The Resurrection of Jesus and His Modern Appearances: Revisiting the “Liar” Hypothesis?

 This week, leading up to Easter Sunday, I've been working on comprehensive post that lays out the current academic and critical status quaestionis on the issue of the resurrection of Jesus. In the meantime though, there was an interesting incident that happened on the Christianity subreddit on Reddit (which I'll refer to as "/r/Christianity" from here on): one that I think has a broader relevance that ties in nicely with this line of research.It started a couple of days ago, with a … [Read more...]

St. Patrick and the Snakes: the Forging of an Ancient (and Modern) Myth

 It's become somewhat of a modern journalistic tradition for several articles to come out around St. Patrick's Day that attempt to shed light on the various legends that have emerged over the centuries concerning the well-known patron saint of Ireland, who's lent his name (and perhaps also, according to certain folk traditions, his penchant for drink) to the holiday.A particular point of fascination has been the origins of the legend of Patrick's having driven all the snakes out of Irelan … [Read more...]

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Can Progressive Christianity Save (or Cure) Christianity?

Or How Exactly is Progressive Christianity Not "Working"? Thoughts on Allison Lynch's "Here’s Why Progressive Christianity Just Doesn’t Work" For months now, I've sat in front of the keyboard and tried to churn out a reasonably succinct piece—one that outlines exactly where I think various views and approaches that fly under the broad rubric "progressive Christianity" go wrong, or where the entire enterprise does.It never worked. Any time I started, an hour would go by, and then … [Read more...]

Is Christianity Thriving Because its Critics Aren’t Doing Enough?

 The past few years, I've gone from studying early Christianity and the Bible from a purely historical standpoint, to becoming deeply invested in the broader philosophical and theological stakes here—in short, from "what did the early Christians believe?" to "and is it true?"Now, to be sure, I've never been a believer, for as long as I've had the capacity to even imagine that Christianity might not be true. But in more recent times, I've come to a radically different view of what it … [Read more...]

Is Christianity Fundamentally Sexist?

Or Women in the Apostle Paul’s Anthropology: the Image of God, Once Removed? I once told Nehama [Leibowitz] that the Abravanel does not believe that woman was created in the image of God. At first she said, 'No!' and I said, 'Yes.' Then she said, 'Show me.' When I did, she whispered, 'Don't tell anyone!' (Yaakov Fogelman, quoted in Yael Unterman, Nehama Leibowitz: Teacher and Bible Scholar, 297)     I would suggest that the Declaration was most prudent in quickly dismissing 1 … [Read more...]

Why Biblical Inerrancy May Be Catholicism’s Biggest Problem

 Over the past several years, I've gotten the impression that many people believe the idea of Biblical inerrancy—that the Bible is totally free from error, whether in its ethical teachings, its historical claims, or perhaps even its claims about the natural world more generally¹—to be a particularly Protestant notion, or a particularly fundamentalist or even American Protestant notion, associated with Southern Baptism and other types of so-called evangelical Christianity.We could cer … [Read more...]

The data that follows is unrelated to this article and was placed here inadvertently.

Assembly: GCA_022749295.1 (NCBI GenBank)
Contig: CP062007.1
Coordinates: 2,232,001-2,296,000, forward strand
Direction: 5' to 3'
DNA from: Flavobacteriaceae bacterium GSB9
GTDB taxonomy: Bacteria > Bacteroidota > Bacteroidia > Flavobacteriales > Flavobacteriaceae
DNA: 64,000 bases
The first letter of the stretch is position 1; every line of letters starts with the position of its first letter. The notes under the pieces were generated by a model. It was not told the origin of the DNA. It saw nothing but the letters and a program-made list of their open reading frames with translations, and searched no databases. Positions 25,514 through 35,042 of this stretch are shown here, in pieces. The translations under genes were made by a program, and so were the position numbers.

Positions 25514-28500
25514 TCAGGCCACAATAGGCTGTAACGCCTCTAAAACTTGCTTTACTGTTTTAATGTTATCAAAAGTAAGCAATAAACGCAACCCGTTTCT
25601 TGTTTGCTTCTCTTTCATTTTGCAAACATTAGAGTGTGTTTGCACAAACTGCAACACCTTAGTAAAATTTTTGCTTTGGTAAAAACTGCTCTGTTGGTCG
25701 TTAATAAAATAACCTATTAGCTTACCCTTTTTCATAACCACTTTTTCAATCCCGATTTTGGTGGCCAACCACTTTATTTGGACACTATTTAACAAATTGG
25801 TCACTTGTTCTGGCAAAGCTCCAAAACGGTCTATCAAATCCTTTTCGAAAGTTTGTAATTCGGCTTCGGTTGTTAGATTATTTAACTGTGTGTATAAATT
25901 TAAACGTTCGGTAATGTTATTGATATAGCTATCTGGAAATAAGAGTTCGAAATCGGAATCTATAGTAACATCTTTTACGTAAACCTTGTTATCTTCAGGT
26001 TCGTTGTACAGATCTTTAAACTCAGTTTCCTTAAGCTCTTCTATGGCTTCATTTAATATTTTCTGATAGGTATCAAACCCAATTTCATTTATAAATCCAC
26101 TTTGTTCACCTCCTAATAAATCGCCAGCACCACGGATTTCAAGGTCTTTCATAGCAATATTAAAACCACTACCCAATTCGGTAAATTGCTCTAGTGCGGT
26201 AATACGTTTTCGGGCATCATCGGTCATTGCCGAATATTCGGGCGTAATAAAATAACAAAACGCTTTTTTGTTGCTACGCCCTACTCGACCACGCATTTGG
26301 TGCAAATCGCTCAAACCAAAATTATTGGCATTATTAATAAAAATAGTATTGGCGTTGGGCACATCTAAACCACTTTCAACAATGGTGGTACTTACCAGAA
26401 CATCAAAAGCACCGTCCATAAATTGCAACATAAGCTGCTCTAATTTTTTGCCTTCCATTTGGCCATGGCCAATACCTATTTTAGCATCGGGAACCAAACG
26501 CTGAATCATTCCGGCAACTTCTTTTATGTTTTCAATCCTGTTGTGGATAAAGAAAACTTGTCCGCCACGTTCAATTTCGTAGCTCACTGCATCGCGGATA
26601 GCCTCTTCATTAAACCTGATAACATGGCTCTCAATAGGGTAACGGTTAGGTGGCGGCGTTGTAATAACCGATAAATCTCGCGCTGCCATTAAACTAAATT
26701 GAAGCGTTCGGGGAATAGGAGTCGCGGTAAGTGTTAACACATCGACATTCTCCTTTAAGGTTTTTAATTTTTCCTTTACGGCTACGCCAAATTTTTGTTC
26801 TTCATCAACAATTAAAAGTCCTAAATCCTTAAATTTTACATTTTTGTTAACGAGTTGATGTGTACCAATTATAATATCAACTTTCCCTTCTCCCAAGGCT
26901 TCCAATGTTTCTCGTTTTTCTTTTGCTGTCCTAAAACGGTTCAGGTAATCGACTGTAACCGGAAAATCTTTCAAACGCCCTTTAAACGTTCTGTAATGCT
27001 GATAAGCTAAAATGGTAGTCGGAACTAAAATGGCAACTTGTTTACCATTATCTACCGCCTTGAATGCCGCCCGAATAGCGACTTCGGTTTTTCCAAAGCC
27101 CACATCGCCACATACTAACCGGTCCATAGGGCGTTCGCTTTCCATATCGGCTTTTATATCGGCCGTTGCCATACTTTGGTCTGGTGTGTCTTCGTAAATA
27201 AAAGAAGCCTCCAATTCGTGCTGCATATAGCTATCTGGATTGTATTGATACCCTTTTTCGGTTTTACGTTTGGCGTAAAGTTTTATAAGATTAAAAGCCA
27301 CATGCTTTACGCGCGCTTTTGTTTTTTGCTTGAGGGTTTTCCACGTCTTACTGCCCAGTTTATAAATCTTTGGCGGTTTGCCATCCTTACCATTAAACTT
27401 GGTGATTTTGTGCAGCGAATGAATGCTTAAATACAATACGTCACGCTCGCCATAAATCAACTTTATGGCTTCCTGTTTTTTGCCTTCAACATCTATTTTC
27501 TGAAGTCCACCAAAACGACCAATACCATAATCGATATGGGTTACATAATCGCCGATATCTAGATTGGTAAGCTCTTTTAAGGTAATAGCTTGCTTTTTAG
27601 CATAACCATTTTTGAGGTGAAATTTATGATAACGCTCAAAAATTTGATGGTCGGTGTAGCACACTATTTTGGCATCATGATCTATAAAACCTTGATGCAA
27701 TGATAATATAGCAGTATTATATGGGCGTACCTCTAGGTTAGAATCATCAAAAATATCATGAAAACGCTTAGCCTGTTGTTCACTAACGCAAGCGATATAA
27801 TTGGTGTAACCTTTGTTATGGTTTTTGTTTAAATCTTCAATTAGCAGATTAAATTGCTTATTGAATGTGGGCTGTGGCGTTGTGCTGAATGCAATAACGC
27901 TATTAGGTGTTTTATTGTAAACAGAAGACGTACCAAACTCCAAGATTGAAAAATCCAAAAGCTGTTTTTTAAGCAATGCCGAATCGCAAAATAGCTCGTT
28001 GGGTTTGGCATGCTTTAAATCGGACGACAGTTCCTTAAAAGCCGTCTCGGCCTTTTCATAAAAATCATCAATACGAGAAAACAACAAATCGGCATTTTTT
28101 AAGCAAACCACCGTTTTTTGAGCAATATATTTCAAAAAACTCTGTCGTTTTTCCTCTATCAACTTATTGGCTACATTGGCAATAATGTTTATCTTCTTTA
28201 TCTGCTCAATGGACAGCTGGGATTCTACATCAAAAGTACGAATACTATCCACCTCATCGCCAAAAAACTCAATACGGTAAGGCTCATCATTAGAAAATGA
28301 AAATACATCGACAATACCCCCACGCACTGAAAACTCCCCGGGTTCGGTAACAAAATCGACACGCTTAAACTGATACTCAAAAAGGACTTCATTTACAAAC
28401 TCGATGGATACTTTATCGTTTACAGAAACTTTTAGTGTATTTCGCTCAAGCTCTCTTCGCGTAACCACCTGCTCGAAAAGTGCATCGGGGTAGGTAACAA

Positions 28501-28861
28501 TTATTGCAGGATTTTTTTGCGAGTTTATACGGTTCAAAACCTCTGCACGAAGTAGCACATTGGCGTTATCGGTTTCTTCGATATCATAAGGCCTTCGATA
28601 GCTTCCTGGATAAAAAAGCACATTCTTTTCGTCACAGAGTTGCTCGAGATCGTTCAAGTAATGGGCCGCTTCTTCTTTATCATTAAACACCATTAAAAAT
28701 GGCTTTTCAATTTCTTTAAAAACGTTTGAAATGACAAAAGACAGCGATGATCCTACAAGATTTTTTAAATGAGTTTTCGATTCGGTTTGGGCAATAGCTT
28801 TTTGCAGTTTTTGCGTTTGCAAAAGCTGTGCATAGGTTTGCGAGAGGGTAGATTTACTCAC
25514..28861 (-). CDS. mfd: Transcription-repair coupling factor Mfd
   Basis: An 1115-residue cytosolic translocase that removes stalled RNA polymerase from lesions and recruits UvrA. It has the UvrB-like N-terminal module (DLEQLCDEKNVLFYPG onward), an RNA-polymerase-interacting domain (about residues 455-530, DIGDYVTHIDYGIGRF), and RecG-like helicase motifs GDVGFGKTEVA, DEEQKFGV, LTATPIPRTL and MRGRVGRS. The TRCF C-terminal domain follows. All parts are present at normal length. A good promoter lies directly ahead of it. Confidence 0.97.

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Trump, the New Messianic “King”? Between Caution and Conspiracy

Or "'The world was gloomy before I won': Trump and Messianism between Conspiracy and Parody" Over the past couple of days, the blogosphere and other social media has been abuzz in response to the Republican National Committee's 2016 Christmas message, written by Chairman Reince Priebus. The message—in which both author and audience are clearly assumed to share the same Christian identity—begins Over two millennia ago, a new hope was born into the world, a Savior who would offer … [Read more...]

Some Problem Areas for the Compatibility of Religion and Evolution

 I spend a lot of time talking religion and theology in pretty literate, mostly progressive Christian communities online. Despite a chunk of the typical postings being totally outside my wheelhouse (prayer requests and such), they're among the few places to discuss the history of Christianity with any regularity.I say mostly progressive because these communities are pretty big, and invariably attract a lot of other voices besides just progressive ones. Maybe it all evens out to where … [Read more...]

Has Noah Lost His Flood? The Ever-diminishing Biblical Deluge

 I started writing this just as a summary and analysis of an interesting (and potentially greatly important) new article on the Biblical flood published in the journal Zeitschrift für die alttestamentliche Wissenschaft: Idan Dershowitz' "Man of the Land: Unearthing the Original Noah."However, at one point I kinda realized that Dershowitz' article is part of a bigger history and narrative here—one worth telling more fully. So I'm going to split this up into at least two parts, with th … [Read more...]

Challenge for Christians: Defend Christian Universalism—for Charity!

 Christian universalism has become an important player in modern Christian theology, with an increasing number of sympathizers and amount of discussion pertaining to it, both among scholars/theologians and laity.¹In fact, I think that universalism hits enough theologically attractive notes to possibly make it slated to become one of the most dominant Christian theologies of the 21st century—or perhaps the dominant one, at least among Protestants. (The possibility of a Cath … [Read more...]